(b) be responsible to obtain the completion certificate or the occupancy certificate, or both, as applicable, from the relevant competent authority as per local laws or other laws for the time being in force and to make it available to the allottees individually or to the association of allottees, as the case may be.
4. Standardized Carpet Area
Earlier the carpet area on which the developer used to calculate the property price was not defined anywhere. As a result of which every promoter used to calculate the property rates using his own calculation method for the carpet area. The direct impact of the inflated Carpet area calculation was on the property prices which used to shoot up immediately.
Now, with the introduction of the RERA Act, 2016 which has specifically defined the carpet area and its calculation, the above can be avoided.
5. Parity of rate of Interest on default
Before the introduction of the RERA Act, 2016, there was no parity in the rate of interest on default of the payment. The RERA Act, 2016 has specifically stated that the interest rate should be the same for both the parties. The interest paid by the buyer in case of default of payment was much higher than the rate of interest paid by the builder on the delayed possession of the property.
6. As per Section 13 (1) of the RERA Act, 2016, a promoter cannot accept more than 10% of the cost of the apartments as advance or application fees, before entering into an agreement for sale. With this clause, the buyer has been safeguarded against many malpractices which were used to happen.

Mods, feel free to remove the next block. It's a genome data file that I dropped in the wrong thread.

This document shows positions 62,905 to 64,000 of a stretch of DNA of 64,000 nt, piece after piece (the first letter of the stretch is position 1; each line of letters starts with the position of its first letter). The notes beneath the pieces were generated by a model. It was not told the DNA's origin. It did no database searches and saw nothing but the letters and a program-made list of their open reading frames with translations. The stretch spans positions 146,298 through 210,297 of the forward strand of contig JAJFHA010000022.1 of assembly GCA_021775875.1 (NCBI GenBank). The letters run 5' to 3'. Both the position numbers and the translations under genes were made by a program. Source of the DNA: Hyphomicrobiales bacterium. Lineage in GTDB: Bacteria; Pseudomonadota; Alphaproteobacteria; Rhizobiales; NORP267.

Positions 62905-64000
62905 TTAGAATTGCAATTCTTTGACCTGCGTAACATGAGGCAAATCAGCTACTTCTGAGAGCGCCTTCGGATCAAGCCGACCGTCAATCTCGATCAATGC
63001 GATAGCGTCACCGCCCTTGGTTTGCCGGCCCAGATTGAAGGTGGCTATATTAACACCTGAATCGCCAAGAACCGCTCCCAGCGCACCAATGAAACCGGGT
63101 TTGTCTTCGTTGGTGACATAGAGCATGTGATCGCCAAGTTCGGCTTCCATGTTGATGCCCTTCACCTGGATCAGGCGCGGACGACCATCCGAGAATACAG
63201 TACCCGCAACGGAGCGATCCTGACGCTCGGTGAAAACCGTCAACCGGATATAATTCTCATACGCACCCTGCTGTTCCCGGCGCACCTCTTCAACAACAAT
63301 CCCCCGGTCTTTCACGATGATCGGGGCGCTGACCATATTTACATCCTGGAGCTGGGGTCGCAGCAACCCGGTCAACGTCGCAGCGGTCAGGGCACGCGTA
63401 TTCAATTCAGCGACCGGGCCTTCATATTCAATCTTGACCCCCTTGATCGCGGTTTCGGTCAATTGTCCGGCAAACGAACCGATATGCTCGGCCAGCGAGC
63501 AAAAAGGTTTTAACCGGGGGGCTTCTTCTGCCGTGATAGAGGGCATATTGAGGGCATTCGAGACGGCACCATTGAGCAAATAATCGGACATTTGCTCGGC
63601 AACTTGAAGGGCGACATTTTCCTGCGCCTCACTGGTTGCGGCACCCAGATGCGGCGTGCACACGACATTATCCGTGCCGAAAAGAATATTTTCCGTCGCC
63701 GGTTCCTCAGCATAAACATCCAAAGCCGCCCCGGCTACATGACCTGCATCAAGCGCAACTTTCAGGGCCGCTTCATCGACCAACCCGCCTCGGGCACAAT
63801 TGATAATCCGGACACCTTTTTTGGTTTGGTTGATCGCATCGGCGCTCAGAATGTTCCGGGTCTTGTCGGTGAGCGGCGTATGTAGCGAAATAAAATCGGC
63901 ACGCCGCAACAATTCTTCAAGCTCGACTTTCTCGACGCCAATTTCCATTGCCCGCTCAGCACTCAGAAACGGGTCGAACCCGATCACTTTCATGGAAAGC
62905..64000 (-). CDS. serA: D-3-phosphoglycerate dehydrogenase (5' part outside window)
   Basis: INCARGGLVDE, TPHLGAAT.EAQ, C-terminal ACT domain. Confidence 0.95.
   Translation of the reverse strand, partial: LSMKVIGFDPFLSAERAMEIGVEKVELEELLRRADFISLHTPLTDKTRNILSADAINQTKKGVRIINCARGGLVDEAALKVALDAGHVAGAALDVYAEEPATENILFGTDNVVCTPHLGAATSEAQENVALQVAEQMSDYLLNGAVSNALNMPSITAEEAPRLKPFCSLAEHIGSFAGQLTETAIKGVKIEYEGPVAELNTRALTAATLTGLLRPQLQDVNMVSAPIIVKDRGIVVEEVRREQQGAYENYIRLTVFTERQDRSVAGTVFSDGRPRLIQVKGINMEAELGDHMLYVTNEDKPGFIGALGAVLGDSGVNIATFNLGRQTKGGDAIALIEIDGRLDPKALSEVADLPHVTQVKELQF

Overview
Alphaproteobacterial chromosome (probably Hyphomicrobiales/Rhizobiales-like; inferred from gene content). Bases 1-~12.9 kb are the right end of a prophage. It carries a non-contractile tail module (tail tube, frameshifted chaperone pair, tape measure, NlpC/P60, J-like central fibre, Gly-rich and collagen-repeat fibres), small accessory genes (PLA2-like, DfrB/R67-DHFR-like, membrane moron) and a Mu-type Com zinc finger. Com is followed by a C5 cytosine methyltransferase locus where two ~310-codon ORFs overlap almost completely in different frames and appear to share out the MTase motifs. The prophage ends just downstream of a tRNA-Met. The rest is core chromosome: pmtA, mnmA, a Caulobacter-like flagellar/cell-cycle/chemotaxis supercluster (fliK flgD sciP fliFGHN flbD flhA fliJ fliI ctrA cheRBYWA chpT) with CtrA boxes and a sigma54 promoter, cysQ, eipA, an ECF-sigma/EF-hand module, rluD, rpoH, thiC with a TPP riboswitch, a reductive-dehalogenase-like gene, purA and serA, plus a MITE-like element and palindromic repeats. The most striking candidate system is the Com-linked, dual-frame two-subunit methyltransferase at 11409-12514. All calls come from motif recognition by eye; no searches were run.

7. Rights of the buyer
(A) In case of Delay in possession: The buyer can either withdraw from the project, wherein he shall be entitled to get the full refund amount along with the interest payable from the due date of the completion till the amount gets refunded or he can continue with the project, where he will get the compensation amount along with the interest payable till the completion date.
(b) In case of Defects after possession
As per section 14 (3) of the RERA Act, 2016, any structural defect or any defect in workmanship, quality, or service is discovered within the 5 years after the possession of the apartment, such defect shall be rectified by the builder without any cost within 30 days. Failing to do the same, the buyer shall be entitled to claim the compensation.
8. As per Section 12 of the RERA Act, 2016, where any person makes an advance or a deposit on the basis of the information contained in the notice advertisement or prospectus, or on the basis of any model apartment, plot or building, as the case may be, and sustains any loss or damage by reason of any incorrect, false statement included therein, he shall be compensated by the promoter.
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Tags: Allotment letter, separate account , structural defect , carpet area